Then, some days after this, the merchants came as he had said, and bought and sold and exchanged; and when they were about to depart, my master came to me, and said, The merchants are going: therefore arise that thou mayest depart with them to thy country. Accordingly I arose, determined to go with them. They had bought a great quantity of those teeth, and packed up their loads, and embarked them in the ship; and my master sent me with them. He paid for me the money for my passage in the ship, together with all that was required of me, and gave me a large quantity of goods. And we pursued our voyage from island to island until we had crossed the sea and landed on the shore, when the merchants took forth what was with them, and sold. I also sold what I had at an excellent rate; and I purchased some of the most elegant of things suited for presents, and beautiful rarities, with every thing that I desired. I likewise bought for myself a beast to ride, and we went forth, and crossed the deserts from country to country until I arrived at Baghdad; when I went in to the Khalifeh, and, having given the salutation, and kissed his hand, I informed him of what had happened and what had befallen me; whereupon he rejoiced at my safety, and thanked God (whose name be exalted!); and he caused my story to be written in letters of gold. I then entered my house, and met my family and my brethren.—This is the end of the history of the events that happened to me during my voyages; and praise be to God, the One, the Creator, the Maker!  6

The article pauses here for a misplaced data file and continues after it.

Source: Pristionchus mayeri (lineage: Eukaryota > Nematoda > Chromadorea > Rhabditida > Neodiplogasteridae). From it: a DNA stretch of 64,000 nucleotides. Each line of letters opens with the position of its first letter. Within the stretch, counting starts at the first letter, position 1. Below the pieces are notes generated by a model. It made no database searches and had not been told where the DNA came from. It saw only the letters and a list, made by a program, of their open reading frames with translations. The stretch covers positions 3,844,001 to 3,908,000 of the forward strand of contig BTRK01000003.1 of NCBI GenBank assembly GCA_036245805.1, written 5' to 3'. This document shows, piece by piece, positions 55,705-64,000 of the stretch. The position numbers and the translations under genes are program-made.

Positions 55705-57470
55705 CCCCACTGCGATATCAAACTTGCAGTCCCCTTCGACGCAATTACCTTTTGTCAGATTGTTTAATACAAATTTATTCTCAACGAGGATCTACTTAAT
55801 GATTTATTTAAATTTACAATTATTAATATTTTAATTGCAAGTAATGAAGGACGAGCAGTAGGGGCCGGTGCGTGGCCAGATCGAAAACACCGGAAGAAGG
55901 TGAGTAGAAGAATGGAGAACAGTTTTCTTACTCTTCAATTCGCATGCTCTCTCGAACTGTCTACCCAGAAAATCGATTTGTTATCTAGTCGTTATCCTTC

And when Es-Sindibad of the Sea had finished his story, he ordered his servant to give to Es-Sindibad of the Land a hundred prices of gold, and said to him, How now, O my brother? Hast thou heard of the like of these afflictions and calamities and distresses, or have such troubles as have befallen me befallen any one else, or hath any one else suffered such hardships as I have suffered? Know then that these pleasures are a compensation for the toil and humiliations that I have experienced.—And upon this, Es-Sindibad of the Land advanced, and kissed his hands, and said to him, O my lord, by Allah, thou hast undergone great horrors, and hast deserved these abundant favours: continue then, O my lord, in joy and security; for God hath removed from thee the evils of fortune; and I beg of God that He may continue to thee thy pleasures, and bless thy days.—And upon this, Es-Sindibad of the Sea bestowed favours upon him, and made him his boon-companion; and he quitted him not by night nor by day as long as they both lived.  7
  Praise be to God, the Mighty, the Omnipotent, the Strong, the Eminent in power, the Creator of the heaven and the earth, and of the land and the seas!  8
 
Note 1. Suez. [back]